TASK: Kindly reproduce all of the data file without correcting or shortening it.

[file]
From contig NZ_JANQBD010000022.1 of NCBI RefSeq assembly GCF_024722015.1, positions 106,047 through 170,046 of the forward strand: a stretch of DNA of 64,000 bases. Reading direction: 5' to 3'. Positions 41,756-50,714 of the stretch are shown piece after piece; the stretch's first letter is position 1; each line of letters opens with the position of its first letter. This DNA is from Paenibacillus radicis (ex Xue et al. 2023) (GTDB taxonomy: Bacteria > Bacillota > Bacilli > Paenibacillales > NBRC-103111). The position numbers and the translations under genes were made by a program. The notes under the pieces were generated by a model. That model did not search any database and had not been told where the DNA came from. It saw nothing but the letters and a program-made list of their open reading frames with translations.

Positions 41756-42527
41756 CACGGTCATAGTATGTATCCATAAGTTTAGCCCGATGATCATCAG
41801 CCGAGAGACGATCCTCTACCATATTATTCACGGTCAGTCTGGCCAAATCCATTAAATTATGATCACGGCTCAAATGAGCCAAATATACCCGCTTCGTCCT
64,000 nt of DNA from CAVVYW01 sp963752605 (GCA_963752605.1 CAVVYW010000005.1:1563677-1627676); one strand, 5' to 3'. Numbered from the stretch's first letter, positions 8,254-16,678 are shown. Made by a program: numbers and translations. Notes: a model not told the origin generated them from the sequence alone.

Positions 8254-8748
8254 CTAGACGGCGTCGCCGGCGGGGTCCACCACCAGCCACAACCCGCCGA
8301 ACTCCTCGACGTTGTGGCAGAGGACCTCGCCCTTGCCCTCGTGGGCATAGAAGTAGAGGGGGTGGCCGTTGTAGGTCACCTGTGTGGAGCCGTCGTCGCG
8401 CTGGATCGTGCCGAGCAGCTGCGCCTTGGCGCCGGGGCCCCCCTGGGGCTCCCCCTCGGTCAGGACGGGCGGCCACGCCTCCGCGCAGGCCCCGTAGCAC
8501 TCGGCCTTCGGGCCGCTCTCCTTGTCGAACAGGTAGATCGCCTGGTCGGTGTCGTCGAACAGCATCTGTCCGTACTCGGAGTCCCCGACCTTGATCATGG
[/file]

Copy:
From contig NZ_JANQBD010000022.1 of NCBI RefSeq assembly GCF_024722015.1, positions 106,047 through 170,046 of the forward strand: a stretch of DNA of 64,000 bases. Reading direction: 5' to 3'. Positions 41,756-50,714 of the stretch are shown piece after piece; the stretch's first letter is position 1; each line of letters opens with the position of its first letter. This DNA is from Paenibacillus radicis (ex Xue et al. 2023) (GTDB taxonomy: Bacteria > Bacillota > Bacilli > Paenibacillales > NBRC-103111). The position numbers and the translations under genes were made by a program. The notes under the pieces were generated by a model. That model did not search any database and had not been told where the DNA came from. It saw nothing but the letters and a program-made list of their open reading frames with translations.

Positions 41756-42527
41756 CACGGTCATAGTATGTATCCATAAGTTTAGCCCGATGATCATCAG
41801 CCGAGAGACGATCCTCTACCATATTATTCACGGTCAGTCTGGCCAAATCCATTAAATTATGATCACGGCTCAAATGAGCCAAATATACCCGCTTCGTCCT
64,000 nt of DNA from CAVVYW01 sp963752605 (GCA_963752605.1 CAVVYW010000005.1:1563677-1627676); one strand, 5' to 3'. Numbered from the stretch's first letter, positions 8,254-16,678 are shown. Made by a program: numbers and translations. Notes: a model not told the origin generated them from the sequence alone.

Positions 8254-8748
8254 CTAGACGGCGTCGCCGGCGGGGTCCACCACCAGCCACAACCCGCCGA
8301 ACTCCTCGACGTTGTGGCAGAGGACCTCGCCCTTGCCCTCGTGGGCATAGAAGTAGAGGGGGTGGCCGTTGTAGGTCACCTGTGTGGAGCCGTCGTCGCG
8401 CTGGATCGTGCCGAGCAGCTGCGCCTTGGCGCCGGGGCCCCCCTGGGGCTCCCCCTCGGTCAGGACGGGCGGCCACGCCTCCGCGCAGGCCCCGTAGCAC
8501 TCGGCCTTCGGGCCGCTCTCCTTGTCGAACAGGTAGATCGCCTGGTCGGTGTCGTCGAACAGCATCTGTCCGTACTCGGAGTCCCCGACCTTGATCATGG